OMB nominee gets easy first hearing

Sylvia Matthews Burwell - Photo Courtesy of the Walmart Foundation

Sylvia Mathews Burrell, the nominee to take over as director of the Office of Management and Budget, had a congenial confirmation hearing in front of the Senate Homeland Security and Government Affairs Committee on April 9.

Burrell, the president of the Walmart Foundation, served as deputy OMB director from 1998 to 2001. She appeared to have bipartisan support from the committee, engaging in pleasant conversation and fielding generally easy questions.

"To be head of the Office of Management and Budget at this particular time in our nation's history is an extraordinary position," said Sen. Jay Rockefeller (D-W.Va.) in introducing the nominee. "We're going to be debating the best course for our country's future. It's going to take the wise, wise hand."

"There must be some character flaw that she wants the job, but other than that I think that she is very well qualified," said Sen. John McCain, (R-Ariz.). "This is an excellent choice and I wish her well. Maybe before she leaves she could get us some discounts at Wal-Mart."

During the period for questions, Sen. Heidi Heitkamp (D-ND) reminded Burwell that Congress's expectation will be for the OMB director to take a leadership role in addressing the nation's financial matters and asked if she felt confident in her ability to do so. Burwell said she would expect to be a key member of the president's budget team.

Sen. Rob Portman (R-Ohio) asked about OMB's management function, honing in on the Regulatory Flexibility Act, which requires an agency regulatory agenda to be published in the spring. "Last year, the spring agenda never showed up," he said.

Burwell said she did not know why the agenda had not been sent last year, but hedged from meeting Portman's request to commit to delivering the annual document, because, she said, she did not know why it had not been.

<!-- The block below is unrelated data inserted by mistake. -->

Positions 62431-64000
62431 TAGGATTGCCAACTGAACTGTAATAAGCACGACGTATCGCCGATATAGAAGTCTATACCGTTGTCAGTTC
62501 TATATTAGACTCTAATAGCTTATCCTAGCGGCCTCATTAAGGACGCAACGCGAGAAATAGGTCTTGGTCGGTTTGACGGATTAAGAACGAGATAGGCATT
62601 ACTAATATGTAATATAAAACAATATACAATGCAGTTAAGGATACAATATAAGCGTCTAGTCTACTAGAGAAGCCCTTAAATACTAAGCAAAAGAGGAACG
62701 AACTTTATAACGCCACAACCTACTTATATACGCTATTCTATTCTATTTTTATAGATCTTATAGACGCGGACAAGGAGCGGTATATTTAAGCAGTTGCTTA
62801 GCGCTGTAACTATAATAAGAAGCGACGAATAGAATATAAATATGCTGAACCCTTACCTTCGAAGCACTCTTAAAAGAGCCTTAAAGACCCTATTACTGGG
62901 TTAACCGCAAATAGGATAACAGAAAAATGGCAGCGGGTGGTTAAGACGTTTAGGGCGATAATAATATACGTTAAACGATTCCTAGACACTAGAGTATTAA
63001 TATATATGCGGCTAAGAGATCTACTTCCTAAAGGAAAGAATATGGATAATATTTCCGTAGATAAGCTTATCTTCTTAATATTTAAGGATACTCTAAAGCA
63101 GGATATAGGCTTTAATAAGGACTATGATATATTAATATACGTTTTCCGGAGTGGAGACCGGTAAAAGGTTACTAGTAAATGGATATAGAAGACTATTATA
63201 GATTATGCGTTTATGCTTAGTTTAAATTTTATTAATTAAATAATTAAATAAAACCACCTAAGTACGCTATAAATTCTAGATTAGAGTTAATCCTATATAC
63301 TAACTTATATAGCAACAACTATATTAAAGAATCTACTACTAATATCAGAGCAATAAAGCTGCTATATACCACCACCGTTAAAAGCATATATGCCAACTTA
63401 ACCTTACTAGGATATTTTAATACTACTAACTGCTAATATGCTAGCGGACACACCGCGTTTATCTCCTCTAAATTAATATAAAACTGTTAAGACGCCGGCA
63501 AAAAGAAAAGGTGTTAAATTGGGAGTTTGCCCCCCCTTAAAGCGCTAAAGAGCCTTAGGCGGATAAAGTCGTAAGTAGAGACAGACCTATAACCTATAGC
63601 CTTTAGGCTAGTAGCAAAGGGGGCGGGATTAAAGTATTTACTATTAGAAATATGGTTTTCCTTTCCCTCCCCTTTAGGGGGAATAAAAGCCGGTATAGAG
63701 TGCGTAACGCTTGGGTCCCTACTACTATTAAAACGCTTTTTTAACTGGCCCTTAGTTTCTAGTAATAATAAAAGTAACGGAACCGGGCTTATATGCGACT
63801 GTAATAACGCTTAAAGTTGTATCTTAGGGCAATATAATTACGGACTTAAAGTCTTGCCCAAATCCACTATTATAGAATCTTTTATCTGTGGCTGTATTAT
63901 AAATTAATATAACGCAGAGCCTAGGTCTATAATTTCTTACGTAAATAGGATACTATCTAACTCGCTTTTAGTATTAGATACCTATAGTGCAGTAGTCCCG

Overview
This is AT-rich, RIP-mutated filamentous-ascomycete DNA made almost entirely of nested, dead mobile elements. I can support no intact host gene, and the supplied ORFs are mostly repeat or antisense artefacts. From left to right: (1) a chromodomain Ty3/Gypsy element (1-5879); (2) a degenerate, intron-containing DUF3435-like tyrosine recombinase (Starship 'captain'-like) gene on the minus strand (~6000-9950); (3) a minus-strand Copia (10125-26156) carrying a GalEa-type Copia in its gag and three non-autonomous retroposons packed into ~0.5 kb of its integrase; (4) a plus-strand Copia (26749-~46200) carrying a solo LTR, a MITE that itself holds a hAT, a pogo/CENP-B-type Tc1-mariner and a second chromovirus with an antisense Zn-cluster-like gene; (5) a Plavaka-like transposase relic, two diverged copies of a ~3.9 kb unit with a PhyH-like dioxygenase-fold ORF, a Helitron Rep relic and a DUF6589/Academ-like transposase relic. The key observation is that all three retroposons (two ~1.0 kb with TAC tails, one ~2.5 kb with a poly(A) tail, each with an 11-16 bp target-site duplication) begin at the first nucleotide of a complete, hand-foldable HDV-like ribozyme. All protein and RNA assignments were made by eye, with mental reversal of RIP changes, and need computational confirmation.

Sen. Kelly Ayotte, (R-NH), asked about a Government Accountability Office report on duplication of IT investments across government and how Burwell would work toward achieving the goals GAO laid out. Burwell responded with several examples.

"We need to move from the hundreds of data centers we've already gotten rid of to hundreds more," she said. "I think we need to think about the IT part of the role of OMB in a couple of different ways. One is about increasing effectiveness and efficiency, and I think that gets to the core of what you're talking about with the GAO report. "

But there are other aspects as well, she said, expanding on the answer. Transparency, meaning fiscal visibility to both the public and to other federal leaders is important, as is innovation, she said.

Earlier, in her opening remarks, Burwell had laid out her vision of the role.

"I believe in the greatness of our nation," she said. "Our nation has made important progress over the past four years. We have pulled out of a deep economic downturn. Our financial markets have stabilized. Businesses are hiring again."

But, she said, there is more to do.

The Obama administration is already in dialog with Congress on matters such as deficit reduction and increased efficiency and effectiveness, a relationship she hopes to continue.